LONDON (20 September 2013) – A major new study from Open Briefing, Remote Control War, reveals that more than 200 different unmanned aerial vehicles (UAVs) are in use or in development by China, India, Iran, Israel, Russia and Turkey, with 29 of these being unmanned combat air vehicles (UCAVs), otherwise known as armed drones.
The authors, Rob O’Gorman and Chris Abbott, have identified key developments in drone technology and conclude that the lines between missiles and drones at one end and drones and aircraft at the other are increasingly blurred. Furthermore, several countries are seeking to develop a range of UAV countermeasures in response to the proliferation of drones to state and non-state adversaries.
Military planners face numerous challenges with the rise of armed drones. Chief among them, O’Gorman argues, ‘is the development of sound operational doctrine in order to successfully integrate these systems’ capabilities.’ The speed and extent of UCAV developments is ‘far surpassing the imaginations of military planners.’
Abbott, Executive Director of Open Briefing, noted that ‘armed drones are being used for missions that would not likely be approved if more traditional aircraft systems were being used,’ adding that ‘the use of remotely-piloted systems has sidestepped international law.’ Abbott argued, ‘The use of armed drones is viewed as a grey area when, in fact, no such ambiguity really exists. They are weapons platforms. The usual rules should apply.’
Chris Cole, the founder of Drone Wars UK, said, ‘Open Briefing’s Remote Control War shines a much needed spotlight on the development and use of drones by a raft of countries beyond the usual suspects and shows that the development of armed drones is spreading rapidly.’
Paul Rogers, Professor of Peace Studies at the University of Bradford, said, ‘Armed drones may have become weapons of choice for the United States and Britain but what this report shows is that they are already proliferating across the world. The implications of this are huge for international security but have been almost entirely ignored so far.’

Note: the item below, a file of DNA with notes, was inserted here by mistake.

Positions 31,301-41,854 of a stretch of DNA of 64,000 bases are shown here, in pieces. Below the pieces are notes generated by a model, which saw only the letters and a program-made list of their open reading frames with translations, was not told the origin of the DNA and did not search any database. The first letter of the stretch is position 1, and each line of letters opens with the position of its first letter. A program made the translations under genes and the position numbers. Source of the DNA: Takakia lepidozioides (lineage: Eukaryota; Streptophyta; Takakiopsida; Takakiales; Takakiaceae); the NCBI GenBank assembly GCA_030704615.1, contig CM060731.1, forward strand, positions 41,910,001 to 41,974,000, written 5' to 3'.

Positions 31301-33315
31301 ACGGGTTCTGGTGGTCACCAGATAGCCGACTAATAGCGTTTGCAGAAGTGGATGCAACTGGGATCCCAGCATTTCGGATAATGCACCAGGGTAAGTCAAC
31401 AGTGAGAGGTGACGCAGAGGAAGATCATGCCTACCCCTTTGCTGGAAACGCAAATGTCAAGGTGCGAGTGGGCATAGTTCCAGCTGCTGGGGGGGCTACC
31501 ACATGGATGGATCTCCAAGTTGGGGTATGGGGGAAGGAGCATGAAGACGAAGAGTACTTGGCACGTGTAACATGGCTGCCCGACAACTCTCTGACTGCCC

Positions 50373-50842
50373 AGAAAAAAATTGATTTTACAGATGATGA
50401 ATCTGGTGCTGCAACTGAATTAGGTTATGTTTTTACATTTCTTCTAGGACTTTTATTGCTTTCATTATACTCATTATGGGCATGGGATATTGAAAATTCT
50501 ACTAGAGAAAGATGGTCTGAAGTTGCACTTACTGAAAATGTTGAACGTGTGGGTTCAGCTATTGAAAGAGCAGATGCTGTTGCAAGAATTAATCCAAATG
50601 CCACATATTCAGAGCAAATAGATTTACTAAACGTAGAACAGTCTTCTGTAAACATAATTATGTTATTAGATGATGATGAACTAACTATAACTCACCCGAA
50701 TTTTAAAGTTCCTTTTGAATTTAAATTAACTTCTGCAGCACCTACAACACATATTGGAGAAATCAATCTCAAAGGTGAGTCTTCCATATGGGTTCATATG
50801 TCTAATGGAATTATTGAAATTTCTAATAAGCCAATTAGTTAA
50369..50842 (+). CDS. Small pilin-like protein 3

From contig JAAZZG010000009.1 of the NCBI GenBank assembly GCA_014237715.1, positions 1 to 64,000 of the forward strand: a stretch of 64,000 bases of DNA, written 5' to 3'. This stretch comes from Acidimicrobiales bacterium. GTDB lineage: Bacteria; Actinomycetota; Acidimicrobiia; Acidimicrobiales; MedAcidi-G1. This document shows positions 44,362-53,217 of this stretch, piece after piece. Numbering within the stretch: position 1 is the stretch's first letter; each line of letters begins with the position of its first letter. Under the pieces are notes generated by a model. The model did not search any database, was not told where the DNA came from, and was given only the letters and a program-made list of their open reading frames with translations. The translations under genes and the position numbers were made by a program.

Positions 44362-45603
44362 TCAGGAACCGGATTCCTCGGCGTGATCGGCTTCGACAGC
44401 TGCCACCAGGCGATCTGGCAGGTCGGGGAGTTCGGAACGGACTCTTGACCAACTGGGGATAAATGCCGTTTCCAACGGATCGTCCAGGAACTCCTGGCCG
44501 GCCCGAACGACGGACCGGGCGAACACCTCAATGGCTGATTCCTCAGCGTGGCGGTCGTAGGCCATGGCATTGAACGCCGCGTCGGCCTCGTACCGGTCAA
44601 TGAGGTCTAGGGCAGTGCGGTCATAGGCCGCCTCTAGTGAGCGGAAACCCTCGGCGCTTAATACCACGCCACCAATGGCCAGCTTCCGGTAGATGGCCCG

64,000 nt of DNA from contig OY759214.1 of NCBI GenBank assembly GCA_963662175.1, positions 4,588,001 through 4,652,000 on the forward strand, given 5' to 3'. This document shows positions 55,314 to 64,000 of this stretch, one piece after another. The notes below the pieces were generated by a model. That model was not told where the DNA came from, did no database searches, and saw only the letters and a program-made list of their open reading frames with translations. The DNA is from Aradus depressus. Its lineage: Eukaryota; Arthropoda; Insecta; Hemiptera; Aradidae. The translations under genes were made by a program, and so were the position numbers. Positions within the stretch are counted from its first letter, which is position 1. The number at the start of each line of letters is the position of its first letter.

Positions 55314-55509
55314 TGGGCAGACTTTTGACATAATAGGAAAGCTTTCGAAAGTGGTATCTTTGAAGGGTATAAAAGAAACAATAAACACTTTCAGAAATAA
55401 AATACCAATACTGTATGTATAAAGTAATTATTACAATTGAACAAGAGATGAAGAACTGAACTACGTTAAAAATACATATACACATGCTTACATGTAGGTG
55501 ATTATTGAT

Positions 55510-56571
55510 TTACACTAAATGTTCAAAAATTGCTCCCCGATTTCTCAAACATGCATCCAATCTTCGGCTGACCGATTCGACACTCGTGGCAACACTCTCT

The report was commissioned by the Remote Control Project, a pilot project initiated by the Network for Social Change and hosted by Oxford Research Group.
In a world where a few nations take upon their own hands the decision of who lives and who dies in the war against terrorism, the question remains. What is stopping developing countries from also flying armed drones and attacking other nations? Or perhaps defending themselves from attacks from the nations who take the task of killing people without the need of a trial.
While many different views exist in the world about the use of drones, a neighboring country of the United States, Mexico, has stopped the US surveillance drones used to hunt down drug cartel kingpins and mainly because of the fear from politicians that the US was beginning to encroach into Mexico's sovereignty.
The report opens for discussion the ramifications of what a country can do with the use of drones and challenges the minds of many not only in the academic world but in the intelligence communities where decisions are launched.
If a dictator or a police chief commits a extrajudicial killing for whatever reason, the person is thrown into jail for life or receives a death sentence. Guatemala for example has seen an increase of extrajudicial killings in about 50% according to CALDH, but there is nothing that addresses the extrajudicial executions by use of a remote airplane. Perhaps it is time to include these killings in a bigger picture of human rights and justice.
The report is a wake up call to the entire world. Now the right people must read the report and that I hope can lead to another kind of conversation, while the killings continue.
Open Briefing is the world’s first civil society intelligence agency. Staffed by a team of intelligence, military, law enforcement, government and media professionals, they provide a range of intelligence and research services to concerned citizens and non-governmental organizations. To find out more, please visit www.openbriefing.org.